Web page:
Sunday, June 11, 2023


July 13, 2012 by · Leave a Comment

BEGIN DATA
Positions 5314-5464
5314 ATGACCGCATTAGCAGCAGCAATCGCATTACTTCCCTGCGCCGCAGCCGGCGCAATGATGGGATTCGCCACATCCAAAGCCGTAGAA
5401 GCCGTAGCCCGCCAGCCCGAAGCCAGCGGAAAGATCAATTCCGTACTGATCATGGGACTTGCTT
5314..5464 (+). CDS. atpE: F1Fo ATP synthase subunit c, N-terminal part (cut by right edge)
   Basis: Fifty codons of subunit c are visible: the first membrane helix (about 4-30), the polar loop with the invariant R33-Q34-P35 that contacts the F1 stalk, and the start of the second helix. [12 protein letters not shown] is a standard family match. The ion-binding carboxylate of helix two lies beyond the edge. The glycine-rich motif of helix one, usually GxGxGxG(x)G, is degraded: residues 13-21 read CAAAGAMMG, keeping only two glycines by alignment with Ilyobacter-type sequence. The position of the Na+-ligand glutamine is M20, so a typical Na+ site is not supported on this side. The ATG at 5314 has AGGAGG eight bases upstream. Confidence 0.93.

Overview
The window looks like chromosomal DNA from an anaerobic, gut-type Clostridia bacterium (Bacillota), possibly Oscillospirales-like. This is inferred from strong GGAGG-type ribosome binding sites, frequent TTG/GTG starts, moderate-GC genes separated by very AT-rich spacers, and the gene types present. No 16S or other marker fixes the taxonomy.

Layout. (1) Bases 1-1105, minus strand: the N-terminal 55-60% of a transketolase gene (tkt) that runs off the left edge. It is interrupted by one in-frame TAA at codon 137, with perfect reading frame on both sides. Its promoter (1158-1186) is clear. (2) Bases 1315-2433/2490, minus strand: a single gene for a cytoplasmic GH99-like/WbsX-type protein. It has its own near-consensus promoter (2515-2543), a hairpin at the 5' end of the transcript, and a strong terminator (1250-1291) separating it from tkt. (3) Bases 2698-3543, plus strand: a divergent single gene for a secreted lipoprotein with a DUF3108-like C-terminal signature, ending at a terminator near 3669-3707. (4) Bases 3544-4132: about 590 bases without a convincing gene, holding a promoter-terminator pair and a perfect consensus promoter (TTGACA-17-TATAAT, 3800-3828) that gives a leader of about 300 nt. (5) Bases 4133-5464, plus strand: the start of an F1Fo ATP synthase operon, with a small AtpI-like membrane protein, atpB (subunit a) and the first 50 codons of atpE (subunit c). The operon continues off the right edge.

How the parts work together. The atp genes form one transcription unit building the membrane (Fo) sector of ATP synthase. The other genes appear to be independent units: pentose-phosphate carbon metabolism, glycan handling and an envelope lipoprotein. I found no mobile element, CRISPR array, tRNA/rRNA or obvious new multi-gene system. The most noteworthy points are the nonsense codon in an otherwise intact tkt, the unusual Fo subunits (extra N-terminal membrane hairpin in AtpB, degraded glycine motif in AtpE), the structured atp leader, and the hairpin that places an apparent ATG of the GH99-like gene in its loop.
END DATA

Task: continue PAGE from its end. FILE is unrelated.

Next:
Critics have given the fourth Ice Age movie, Continental Drift, a mostly cool-to-cold reception. Sean O’Connell in the Washington Post, however, suggests that viewers are likely to overlook its faults. “Logic [in the plot] may be extinct, but, boy, do these movies whiz by like ice cubes zipping across a linoleum floor.” Moreover, he writes, “What Continental Drift lacks in character development … it makes up for in visual wizardry. The animation is spectacular, and the 3D is some of the best I’ve seen this year.” And Betsy Sharkey in the Los Angeles Times points out that the movie is “all geared to be easily consumed by little ones” and concludes, “The dialogue is sometimes too sluggish and definitely too preachy, the ending is a little too sappy, yet somehow this strange collection of prehistoric critters and their completely illogical life are consistently likable, if not quite lovable.” Most other critics are not so generous. A.O. Scott in the New York Times, while remarking that Continental Drift “is much too friendly to dislike,” nevertheless expresses his dislike for the film’s preachiness, which, he suspects, could inspire “a new theory of prehistoric extinction: All those species clearly died from the hot air that gathered in the atmosphere as a result of their inability to shut up for even a minute.” Roger Ebert in the Chicago Sun-Times notes that the kids in the theater where he saw the film seemed delighted. However, he continues, “Watching this film was a cheerless exercise for me. The characters are manic and idiotic, the dialogue is rat-a-tat chatter, the action is entirely at the service of the 3D, and the movie depends on bright colors, lots of noise and a few songs in between the whiplash moments.” Several critics comment that Ice Age 4 is pretty much a reworking of each of the other Ice Age films. “You know what I feel like doing right now?” asks Michael Phillips in the Chicago Tribune. “I feel like digging out an old review of an earlier Ice Age movie and ‘re-purposing’ it.” Claudia Puig in USA Today echoes that sentiment. “There’s far too little here that’s fresh,” she writes. Several critics observe that the real star of the show is not the feature but the short that precedes it featuring the Simpsons. “Don’t be late,” advises Kyle Smith in the New York Post. “The best part of Ice Age 4 happens before it begins.” Amy Biancolli in the San Francisco Chronicle notes that the cartoon is “only a few minutes long, but those few minutes boast more imagination, pathos and suspense than the entire film that follows.” Scott in the New York Times comments that the short should audiences “cause to rejoice” — calling it “witty and touching and marvelously concise, part of a series that has managed to stay fresh and inventive after many years in the pop-culture spotlight.” Unfortunately, he remarks, you have to buy a ticket for Ice Age: Continental Drift if you want to see it.